Cannabinoids and Tinnitus - What's the Connection?

HEARING TIPS

Researcher examining leaves of cannabinoids that have been linked to tinnitus.

Over the last several decades the public perception of cannabinoids and marijuana has changed considerably. Many states have legalized the use of marijuana, THC, or cannabinoid products for medicinal purposes. Far fewer states have legalized marijuana for recreational purposes, but even that would have been unthinkable even just ten or fifteen years ago.

Cannabinoids are any substances derived from the cannabis plant (basically, the marijuana plant). And we’re still learning new things about cannabis despite the fact that it’s recently been legalized in several states. We frequently view these particular compounds as having universal healing properties. But research suggests a strong link between the use of cannabinoids and tinnitus symptoms but there are also conflicting studies.

Cannabinoids come in many forms

Nowadays, cannabinoids can be utilized in lots of varieties. It’s not only pot or weed or whatever name you want to give it. These days, THC and cannabinoids are available in pill form, as inhaled mists, as topical spreads, and others.

Any of these forms that have a THC level over 0.3% are technically still federally illegal and the available forms will vary by state. That’s why most individuals tend to be rather careful about cannabinoids.

The problem is that we don’t yet know very much about some of the long-term side effects or complications of cannabinoid use. Some new studies into how cannabinoids affect your hearing are perfect examples.

Research connecting hearing to cannabinoids

Whatever you want to call it, cannabinoids have long been associated with helping a wide variety of medical disorders. Seizures, vertigo, nausea, and more seem to be improved with cannabinoids, according to anecdotally available evidence. So researchers made a decision to find out if cannabinoids could treat tinnitus, too.

Turns out, cannabinoids might actually cause tinnitus. According to the research, more than 20% of study participants who used cannabinoid products reported hearing a ringing in their ears. And tinnitus was never formerly experienced by those participants. What’s more, marijuana users were 20-times more likely to describe experiencing tinnitus symptoms within 24 hours of consumption.

And for those who already cope with ringing in the ears, using marijuana could actually exacerbate the symptoms. So, it would seem, from this compelling evidence, that the relationship between tinnitus and cannabinoids isn’t a beneficial one.

It should be mentioned that smoking has also been associated with tinnitus and the research wasn’t clear on how participants were using cannabinoids.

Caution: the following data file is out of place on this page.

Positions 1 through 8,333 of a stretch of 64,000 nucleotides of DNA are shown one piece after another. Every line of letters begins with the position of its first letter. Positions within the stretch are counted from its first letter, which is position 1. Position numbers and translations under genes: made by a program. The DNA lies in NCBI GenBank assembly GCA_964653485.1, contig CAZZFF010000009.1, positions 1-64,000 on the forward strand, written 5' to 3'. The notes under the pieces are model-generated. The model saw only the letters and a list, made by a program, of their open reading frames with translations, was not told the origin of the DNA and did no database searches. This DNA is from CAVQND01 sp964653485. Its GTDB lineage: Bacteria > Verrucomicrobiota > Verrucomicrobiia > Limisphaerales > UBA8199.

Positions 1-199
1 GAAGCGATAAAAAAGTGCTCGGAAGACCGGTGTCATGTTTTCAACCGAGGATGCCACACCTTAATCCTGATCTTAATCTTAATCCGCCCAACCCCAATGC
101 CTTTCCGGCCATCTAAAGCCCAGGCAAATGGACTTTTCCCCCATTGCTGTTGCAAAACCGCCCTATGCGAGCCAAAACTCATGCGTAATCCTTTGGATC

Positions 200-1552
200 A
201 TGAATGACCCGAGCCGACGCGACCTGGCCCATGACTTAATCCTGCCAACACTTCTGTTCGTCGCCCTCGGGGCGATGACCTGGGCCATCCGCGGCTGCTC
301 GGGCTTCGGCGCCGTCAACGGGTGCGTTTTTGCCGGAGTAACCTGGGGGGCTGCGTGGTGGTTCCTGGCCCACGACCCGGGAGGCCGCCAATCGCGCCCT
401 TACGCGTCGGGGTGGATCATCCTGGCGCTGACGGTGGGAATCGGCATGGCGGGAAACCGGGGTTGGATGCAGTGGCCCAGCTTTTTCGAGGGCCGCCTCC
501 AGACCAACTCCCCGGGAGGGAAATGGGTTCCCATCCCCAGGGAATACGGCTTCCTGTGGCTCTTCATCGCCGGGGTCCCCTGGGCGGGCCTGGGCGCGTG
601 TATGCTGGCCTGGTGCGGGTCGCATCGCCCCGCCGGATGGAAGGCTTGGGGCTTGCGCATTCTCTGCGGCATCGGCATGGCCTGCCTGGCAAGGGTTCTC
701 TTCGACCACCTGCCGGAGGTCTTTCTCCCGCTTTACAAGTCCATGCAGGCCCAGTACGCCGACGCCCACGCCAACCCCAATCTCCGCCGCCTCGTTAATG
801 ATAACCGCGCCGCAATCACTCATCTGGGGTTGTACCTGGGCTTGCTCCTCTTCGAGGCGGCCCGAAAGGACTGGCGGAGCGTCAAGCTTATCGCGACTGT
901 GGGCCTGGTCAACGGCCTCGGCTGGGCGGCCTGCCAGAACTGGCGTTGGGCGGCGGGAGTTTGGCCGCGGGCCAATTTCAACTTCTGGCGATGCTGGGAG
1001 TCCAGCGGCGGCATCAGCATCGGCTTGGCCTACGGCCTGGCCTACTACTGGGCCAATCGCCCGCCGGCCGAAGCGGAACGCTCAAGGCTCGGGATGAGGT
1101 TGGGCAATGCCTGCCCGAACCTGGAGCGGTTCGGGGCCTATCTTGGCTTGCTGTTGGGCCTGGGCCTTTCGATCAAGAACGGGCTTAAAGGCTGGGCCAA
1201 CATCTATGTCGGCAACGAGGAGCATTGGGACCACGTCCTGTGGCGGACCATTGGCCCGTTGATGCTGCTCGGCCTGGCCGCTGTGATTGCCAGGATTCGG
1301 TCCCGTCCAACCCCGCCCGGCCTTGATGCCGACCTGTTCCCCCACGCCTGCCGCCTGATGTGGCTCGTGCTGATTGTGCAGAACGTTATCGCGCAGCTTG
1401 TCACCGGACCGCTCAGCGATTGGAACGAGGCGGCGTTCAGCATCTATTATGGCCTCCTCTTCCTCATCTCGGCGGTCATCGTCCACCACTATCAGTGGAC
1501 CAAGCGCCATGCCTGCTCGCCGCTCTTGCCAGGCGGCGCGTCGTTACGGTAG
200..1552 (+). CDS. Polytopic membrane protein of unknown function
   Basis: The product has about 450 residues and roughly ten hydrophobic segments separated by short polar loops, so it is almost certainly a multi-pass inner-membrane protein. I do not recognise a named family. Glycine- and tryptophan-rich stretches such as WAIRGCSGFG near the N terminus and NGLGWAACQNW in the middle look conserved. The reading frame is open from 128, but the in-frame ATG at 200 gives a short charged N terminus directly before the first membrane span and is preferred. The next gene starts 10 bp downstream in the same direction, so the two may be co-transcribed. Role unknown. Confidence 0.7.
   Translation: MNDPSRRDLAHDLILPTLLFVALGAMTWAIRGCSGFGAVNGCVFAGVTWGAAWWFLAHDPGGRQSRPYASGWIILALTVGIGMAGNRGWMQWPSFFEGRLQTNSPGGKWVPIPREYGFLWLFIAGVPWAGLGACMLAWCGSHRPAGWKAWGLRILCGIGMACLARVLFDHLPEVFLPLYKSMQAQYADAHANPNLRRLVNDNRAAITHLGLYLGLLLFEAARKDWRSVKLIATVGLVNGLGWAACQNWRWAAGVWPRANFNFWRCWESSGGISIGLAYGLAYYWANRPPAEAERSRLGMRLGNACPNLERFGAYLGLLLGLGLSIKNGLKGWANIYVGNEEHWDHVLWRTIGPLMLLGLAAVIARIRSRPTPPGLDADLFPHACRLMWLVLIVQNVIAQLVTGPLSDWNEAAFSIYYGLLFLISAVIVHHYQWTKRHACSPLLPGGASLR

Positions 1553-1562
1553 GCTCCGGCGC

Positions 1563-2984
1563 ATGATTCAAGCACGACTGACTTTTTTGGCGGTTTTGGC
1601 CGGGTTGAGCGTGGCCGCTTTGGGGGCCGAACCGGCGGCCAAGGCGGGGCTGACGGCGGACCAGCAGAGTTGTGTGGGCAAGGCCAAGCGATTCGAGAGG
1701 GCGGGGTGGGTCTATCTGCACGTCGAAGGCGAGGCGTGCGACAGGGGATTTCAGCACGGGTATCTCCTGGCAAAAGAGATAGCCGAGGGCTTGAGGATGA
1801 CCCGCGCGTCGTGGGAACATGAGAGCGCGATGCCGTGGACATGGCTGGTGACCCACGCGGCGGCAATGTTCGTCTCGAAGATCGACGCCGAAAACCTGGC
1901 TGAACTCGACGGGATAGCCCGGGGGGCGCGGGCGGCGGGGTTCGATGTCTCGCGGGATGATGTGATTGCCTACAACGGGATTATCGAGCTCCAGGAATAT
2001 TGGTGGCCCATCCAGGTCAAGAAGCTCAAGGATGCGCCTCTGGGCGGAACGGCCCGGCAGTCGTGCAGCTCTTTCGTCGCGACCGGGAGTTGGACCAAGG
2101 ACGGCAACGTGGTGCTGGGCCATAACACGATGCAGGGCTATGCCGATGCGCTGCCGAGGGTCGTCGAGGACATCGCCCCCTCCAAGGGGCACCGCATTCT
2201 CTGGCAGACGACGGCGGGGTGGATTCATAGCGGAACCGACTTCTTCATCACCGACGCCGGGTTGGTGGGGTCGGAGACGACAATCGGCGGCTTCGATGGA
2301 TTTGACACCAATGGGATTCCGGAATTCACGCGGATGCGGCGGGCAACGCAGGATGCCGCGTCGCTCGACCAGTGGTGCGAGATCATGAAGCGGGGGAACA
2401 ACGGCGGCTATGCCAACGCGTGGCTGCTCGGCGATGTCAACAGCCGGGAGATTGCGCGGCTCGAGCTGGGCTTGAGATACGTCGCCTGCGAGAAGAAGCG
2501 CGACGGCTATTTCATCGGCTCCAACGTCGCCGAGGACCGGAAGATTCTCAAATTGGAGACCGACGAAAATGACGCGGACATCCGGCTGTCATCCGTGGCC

Causes of tinnitus are not clear

Just because this link has been found doesn’t necessarily mean the root causes are all that well comprehended. It’s quite clear that cannabinoids have an influence on the middle ear. But what’s causing that impact is a lot less clear.

Research, obviously, will carry on. People will be in a better position to make smarter choices if we can make progress in comprehending the link between the numerous varieties of cannabinoids and tinnitus.

Don’t fall for miracle cures

There has certainly been no lack of marketing publicity surrounding cannabinoids in recent years. That’s in part because attitudes associated with cannabinoids are rapidly changing (and, to some extent, is also an indication of a desire to get away from opioids). But some negative effects can result from the use of cannabinoids, especially regarding your hearing and this is reflected in this new research.

Lately, there’s been aggressive marketing about cannabinoids and you’ll never escape all of the cannabinoid devotees.

But a powerful link between cannabinoids and tinnitus is certainly indicated by this research. So if you are dealing with tinnitus–or if you’re concerned about tinnitus–it may be worth steering clear of cannabinoids if you can, no matter how many adverts for CBD oil you might come across. The link between cannabinoids and tinnitus symptoms is unclear at best, so it’s worth exercising a little caution.

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References

https://onlinelibrary.wiley.com/doi/full/10.1002/lio2.479
https://www.ncbi.nlm.nih.gov/pmc/articles/PMC5855477/
https://www.medpagetoday.com/meetingcoverage/aaohnsf/82180

The site information is for educational and informational purposes only and does not constitute medical advice. To receive personalized advice or treatment, schedule an appointment.

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